Archive for the ‘history’ Category
Been rattling around the city quite a bit of late, and made a quick snap of what I presume is electronic sign maintenance at the north end of Times Square. TS has always been a whirlygig of light, but what it was, back in the 70′s, when I first moved into the Big Apple, was positively quaint compared to what’s out there now. Comparatively, it could have been the equivalent of an old movie marquee on a otherwise darkened main street in a small town somewhere, as opposed to the computer driven maelstrom of neon, LED, tungsten, merc vapor, and what-have-you sources of illumination that are out there now. There’s a tidal wave of wattage in Times Square, flaring across the masses, who respond with pinpricks of point and shoot flash in return. Those little flashes basically light the air five feet in front of the lens, but hey, in New York, that could be interesting air, and worthy of a flash solution.
A far cry from the first time I climbed the Coke signage at the upper reaches of the Square years ago.
As I said, quaint, right? Every bulb had to be changed by hand…..more tk…
I’ve often commented on how a photog’s life runs in circles, and there are pictures you make and people you work with that somehow, either stick with you, or you encounter again, many years after that first set of exposures. This weekend, there will be a small gathering of friends of the Ground Zero exhibit, with Tom Brokaw in attendance, and saying a few words. We both worked on the update of LIFE’s One Nation book, Tom writing the new forward, and me shooting the ten years later portraits. Not the first time we have ever gotten together.
Almost 30 years ago, we went to the top of Rockefeller Center, just when he was taking the reins of the NBC evening anchor chair. It was the opener for a cover story about Tom for People magazine. Good guy, knowledgeable journalist. And of course, in the distance….
Hi from Joe….please consider today’s blog an invitation to visit Scott Kelby’s blog…..
I did a story once on Korean green grocers in NYC. Running a produce shop in New York is a tough, 24 hour a day job. To make sure the story got off to a good start, I of course needed a picture of a green grocer that, ideally, showed the enterprise, and the all night, 24/7 nature of it, and, very importantly, show the reader we were talking about New York green grocers, not, you know, ones in San Francisco, or Seattle.
After a lot of scouting, and some pretty fast talking, I got these folks to allow me to shoot their shop. Reason being, of course, the Trade Centers give it a sense of place. They of course thought I was just going to take a picture, not load up their fruit bins with flash. Which is what I did. There’s a bunch of strobes in the store, all green gelled, with a magenta on the lens of the camera. Standard operating procedure for Kodachrome.
Like many NY shooters, I go way back with the Trade Centers, now gone. I write a bit of that story today in Scott Kelby’s blog. Scott, as always, was amazingly gracious in offering me a slot for a special blog post during this very significant week.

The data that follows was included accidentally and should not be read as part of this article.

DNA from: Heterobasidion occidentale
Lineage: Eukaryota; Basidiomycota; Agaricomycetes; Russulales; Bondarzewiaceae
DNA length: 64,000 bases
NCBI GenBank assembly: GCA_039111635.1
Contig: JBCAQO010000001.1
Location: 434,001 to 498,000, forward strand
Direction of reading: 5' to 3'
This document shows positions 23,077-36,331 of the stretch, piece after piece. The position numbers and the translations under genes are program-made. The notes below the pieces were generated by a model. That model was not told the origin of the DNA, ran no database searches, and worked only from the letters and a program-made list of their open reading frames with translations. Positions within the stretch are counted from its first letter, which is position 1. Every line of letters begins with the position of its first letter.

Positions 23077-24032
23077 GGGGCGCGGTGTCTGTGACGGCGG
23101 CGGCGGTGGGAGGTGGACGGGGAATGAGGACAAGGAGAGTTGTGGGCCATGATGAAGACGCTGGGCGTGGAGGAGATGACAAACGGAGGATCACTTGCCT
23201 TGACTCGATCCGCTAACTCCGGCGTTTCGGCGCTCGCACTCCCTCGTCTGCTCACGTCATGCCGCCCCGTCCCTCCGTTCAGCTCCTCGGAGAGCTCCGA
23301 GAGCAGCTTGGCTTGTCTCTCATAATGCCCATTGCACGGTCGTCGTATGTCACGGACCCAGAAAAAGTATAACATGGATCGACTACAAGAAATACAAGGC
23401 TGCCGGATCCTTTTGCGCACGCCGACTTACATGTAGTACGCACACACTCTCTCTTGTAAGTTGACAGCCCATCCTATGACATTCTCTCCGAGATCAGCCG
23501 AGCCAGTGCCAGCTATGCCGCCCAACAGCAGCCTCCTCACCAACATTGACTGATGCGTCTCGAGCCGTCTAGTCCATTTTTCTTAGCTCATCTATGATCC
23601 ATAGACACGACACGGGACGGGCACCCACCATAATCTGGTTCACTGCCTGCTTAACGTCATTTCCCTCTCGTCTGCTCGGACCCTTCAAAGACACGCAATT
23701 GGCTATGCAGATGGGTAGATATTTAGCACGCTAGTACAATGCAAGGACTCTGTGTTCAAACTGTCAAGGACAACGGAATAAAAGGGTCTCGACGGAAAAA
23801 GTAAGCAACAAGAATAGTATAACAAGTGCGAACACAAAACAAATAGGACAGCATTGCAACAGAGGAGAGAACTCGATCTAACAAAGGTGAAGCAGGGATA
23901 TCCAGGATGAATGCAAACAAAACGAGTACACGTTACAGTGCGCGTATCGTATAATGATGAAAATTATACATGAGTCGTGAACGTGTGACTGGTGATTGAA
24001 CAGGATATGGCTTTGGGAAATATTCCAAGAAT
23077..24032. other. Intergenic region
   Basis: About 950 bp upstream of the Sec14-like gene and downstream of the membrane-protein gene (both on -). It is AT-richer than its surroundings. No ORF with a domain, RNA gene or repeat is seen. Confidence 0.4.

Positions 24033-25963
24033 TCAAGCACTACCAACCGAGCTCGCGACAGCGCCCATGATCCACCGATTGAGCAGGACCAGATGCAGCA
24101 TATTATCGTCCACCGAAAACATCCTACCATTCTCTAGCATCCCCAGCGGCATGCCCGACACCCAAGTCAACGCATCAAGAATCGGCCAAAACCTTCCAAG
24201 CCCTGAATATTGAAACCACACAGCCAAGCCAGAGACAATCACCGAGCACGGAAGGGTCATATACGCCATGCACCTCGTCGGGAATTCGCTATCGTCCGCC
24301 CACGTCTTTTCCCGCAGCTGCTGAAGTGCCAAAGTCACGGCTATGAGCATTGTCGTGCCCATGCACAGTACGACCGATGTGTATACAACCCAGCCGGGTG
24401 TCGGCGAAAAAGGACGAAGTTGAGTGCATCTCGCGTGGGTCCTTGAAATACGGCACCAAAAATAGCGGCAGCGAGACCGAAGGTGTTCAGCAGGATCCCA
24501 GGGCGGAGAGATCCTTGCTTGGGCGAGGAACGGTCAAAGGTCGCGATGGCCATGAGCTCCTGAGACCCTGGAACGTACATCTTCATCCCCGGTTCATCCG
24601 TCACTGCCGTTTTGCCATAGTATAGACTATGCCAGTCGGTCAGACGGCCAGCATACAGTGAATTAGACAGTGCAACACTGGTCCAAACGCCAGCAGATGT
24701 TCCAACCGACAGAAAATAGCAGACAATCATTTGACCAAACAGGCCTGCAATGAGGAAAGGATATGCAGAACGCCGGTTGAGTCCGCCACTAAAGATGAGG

My thanks go out to him, and all the wonderful folks at NAPP. If you have a couple minutes, head over to Photoshop Insider, Scott’s blog. More tk….
From the Faces of Ground Zero Project
Joe Hodges, Ladder 6, FDNY, 2001
On medical leave, Hodges was undergoing a stress test at a doctor’s office in Staten Island when the attacks occurred. A 20-year veteran of the DNY, he is eligible to retire but has no plans to do so anytime soon.
“I pulled myself off of medical leave and hiteched a ride on a tugboat to Manhattan. Knowing that everyone I worked with was in the buildings, I had to go. There are so many young guys on the job now, older guys like me have to show them the ropes. It’s a tradition in the fire department. Now’s not the time to leave.
Joe stayed on the job for several more years after 911. He was a quintessential go to guy in the house–veteran firefighter, always up for a laugh or a prank. I have to imagine guys like Joe are the glue that hold a whole firehouse together. He’s retired now, and thoroughly enjoying that retirement, living out on Staten Island. We visited him recently, shot a few pictures, and had a beer. I know his wife Eileen, who calls him her hero, is happy to have him home and safe, no longer plunging into burning buidlings.
I caught up with Joe a few years back as well, and made a photo with him from Governor’s Island in the New York harbor on July 4th, 2005. For the technically minded, this is one small flash, off to camera right, TTL, and a six second exposure.
Joe’s images and story will be on the floor of the Time Warner Center in NYC, starting this Wednesday.
Okay, so here’s a picture blast from the past….
Following on from last week, Hank Morgan sent me a snap of the two of us, prepping for launch, with the VAB in the background. We used everything, as you can see. When you put 20 remotes in the swamp, you get skinny on long glass, so we had Nikons, Canons, Hulchers, you name it. A staple for a launch were Nikon F2 hi speed cameras with a fixed pellicle mirror that could fire 10 fps, and rip through 100 foot rolls of chrome before you could say “go for launch.”
Okay, okay, the mustache didn’t work…..more tk….